How to build a boom, part 1

 

In the spirit of ‘a stitch in time saves nine’, we are in the process of replacing Eda’s boom this winter The old one is handily supporting the cover on the the boat, so we’ve been able to leave it there, and nip down to it to take measurements from it in situ.

28 cubic feet of Canadian douglas fir was ordered and a drawing of the new one was created. Just like the mast, It is to be a solid spar, made up of nine separate scarfed pieces over three layers of planks- the weight of which will be welcome when contending with Eda’s substantial mainsail when it’s filled with wind.

James and Gabriel set to planing the planks and cutting in the scarves, using a combination of a cunning method involving a jig and and a router, as well as good old fashioned chisels and planes. All four members of Eda’s crew then congregated at the boatyard on a Saturday. (All the better to spare the rest of the yard from the inevitable fumes and mess of gluing) The pieces were glued together using about 10 litres of Resorcinol resin- UV proof and, most brilliantly, you can clean it up using just water. (What a dream!)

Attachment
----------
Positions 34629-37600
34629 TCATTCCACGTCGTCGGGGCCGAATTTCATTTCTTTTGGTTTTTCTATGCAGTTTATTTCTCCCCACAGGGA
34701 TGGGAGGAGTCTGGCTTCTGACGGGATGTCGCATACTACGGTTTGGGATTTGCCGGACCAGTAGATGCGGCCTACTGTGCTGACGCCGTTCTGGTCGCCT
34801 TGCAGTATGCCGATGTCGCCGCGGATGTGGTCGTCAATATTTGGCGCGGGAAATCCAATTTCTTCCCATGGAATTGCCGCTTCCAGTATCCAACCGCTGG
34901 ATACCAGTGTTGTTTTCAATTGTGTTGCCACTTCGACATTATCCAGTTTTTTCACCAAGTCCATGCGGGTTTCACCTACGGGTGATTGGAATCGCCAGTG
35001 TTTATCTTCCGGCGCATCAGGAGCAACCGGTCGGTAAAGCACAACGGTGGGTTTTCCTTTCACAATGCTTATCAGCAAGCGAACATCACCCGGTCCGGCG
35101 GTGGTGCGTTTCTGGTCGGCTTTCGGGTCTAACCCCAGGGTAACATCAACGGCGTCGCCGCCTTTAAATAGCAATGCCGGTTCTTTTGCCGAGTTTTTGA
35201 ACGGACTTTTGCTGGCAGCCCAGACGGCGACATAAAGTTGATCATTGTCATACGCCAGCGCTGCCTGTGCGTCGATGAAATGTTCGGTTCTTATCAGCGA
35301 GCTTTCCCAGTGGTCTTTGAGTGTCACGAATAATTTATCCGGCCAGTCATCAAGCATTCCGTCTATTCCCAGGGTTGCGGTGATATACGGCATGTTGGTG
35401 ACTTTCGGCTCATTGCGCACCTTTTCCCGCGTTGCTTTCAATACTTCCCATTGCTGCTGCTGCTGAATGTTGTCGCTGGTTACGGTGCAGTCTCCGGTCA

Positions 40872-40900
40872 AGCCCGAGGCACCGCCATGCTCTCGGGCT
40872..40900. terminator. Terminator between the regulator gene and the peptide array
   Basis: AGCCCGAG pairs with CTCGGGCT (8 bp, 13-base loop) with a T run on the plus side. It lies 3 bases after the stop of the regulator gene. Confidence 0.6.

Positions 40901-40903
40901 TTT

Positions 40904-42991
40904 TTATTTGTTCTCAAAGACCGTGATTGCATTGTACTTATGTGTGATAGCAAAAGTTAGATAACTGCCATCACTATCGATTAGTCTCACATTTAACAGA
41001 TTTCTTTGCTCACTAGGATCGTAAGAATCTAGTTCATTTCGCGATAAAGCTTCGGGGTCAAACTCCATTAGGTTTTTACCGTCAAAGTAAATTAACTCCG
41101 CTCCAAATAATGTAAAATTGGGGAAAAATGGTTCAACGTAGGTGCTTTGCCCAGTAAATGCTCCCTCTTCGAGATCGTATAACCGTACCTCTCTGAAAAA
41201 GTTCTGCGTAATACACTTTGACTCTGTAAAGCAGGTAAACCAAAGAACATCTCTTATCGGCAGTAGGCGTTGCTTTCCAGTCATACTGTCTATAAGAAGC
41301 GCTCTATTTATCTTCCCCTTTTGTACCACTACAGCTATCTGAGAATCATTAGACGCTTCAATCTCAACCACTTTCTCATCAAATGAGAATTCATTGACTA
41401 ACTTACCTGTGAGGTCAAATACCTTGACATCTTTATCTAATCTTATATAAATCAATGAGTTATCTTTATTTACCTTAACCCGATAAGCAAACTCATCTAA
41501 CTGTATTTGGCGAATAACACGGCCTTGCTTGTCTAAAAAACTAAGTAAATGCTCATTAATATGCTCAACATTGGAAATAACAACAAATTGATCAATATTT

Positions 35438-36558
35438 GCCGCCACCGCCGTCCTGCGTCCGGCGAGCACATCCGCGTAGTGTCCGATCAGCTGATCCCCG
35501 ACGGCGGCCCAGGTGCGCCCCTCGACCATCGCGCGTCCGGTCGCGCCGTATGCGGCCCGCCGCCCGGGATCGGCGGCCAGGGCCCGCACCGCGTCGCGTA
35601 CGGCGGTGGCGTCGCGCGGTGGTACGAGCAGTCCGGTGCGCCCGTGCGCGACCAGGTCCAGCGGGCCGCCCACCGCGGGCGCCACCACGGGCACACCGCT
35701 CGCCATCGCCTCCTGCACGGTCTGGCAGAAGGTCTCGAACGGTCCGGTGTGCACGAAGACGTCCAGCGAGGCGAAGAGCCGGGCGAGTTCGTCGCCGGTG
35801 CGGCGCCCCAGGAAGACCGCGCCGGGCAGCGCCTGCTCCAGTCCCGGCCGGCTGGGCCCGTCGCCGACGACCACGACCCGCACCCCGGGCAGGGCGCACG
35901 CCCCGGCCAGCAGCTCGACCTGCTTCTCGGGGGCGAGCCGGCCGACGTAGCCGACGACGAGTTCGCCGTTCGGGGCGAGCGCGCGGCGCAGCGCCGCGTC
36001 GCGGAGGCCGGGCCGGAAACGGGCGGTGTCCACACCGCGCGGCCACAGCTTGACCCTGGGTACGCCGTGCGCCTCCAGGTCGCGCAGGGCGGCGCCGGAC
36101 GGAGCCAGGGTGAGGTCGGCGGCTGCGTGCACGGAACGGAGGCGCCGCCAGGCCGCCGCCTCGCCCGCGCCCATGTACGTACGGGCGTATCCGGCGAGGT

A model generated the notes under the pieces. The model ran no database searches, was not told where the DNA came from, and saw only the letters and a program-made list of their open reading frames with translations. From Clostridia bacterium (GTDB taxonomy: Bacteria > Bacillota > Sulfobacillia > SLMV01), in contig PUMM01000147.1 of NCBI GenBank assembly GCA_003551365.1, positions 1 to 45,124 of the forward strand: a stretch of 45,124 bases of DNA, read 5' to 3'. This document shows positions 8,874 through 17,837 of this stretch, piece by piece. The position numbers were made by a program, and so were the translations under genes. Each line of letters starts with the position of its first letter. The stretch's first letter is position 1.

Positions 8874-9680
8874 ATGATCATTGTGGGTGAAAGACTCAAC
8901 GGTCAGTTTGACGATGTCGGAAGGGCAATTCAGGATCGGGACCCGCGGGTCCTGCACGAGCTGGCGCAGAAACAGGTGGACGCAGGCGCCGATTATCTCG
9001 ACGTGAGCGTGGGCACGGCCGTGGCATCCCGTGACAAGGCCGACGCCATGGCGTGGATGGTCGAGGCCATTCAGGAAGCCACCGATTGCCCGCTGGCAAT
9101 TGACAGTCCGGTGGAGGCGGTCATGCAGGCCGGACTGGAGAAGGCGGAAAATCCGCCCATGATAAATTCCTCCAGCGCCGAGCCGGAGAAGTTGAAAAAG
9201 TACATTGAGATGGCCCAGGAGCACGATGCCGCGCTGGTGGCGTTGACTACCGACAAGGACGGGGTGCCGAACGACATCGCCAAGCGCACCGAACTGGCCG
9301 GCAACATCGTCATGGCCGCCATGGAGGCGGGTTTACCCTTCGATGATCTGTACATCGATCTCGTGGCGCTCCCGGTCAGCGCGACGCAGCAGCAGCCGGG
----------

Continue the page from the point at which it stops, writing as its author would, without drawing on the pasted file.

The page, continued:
With an playlist of 90’s disco classics expertly compiled by first mate Gabriel as our soundtrack, we worked doubly fast to apply the glue, using scrapers, brushes, assemble the pieces, secure them with G- clamps, and then attach spar clamps, happily keeping within the hour and a half long drying time. Dispite our best intentions, all four of us ended up plastered head to toe in resorcinol. A delight! Following another hour of clearing up, marvelling at how you can just mop the spills away, and re-tightening all the clamps, we had what was starting to look like a boom.

From a long stack of planks, via two weeks of planning, planing, shaping and gluing, we have ended up with, well, a long glued together stack of planks! Such is boat building!

The next stage, of course, is shaping the square spar into a round one, and reattaching all the fittings. More on that to follow soon!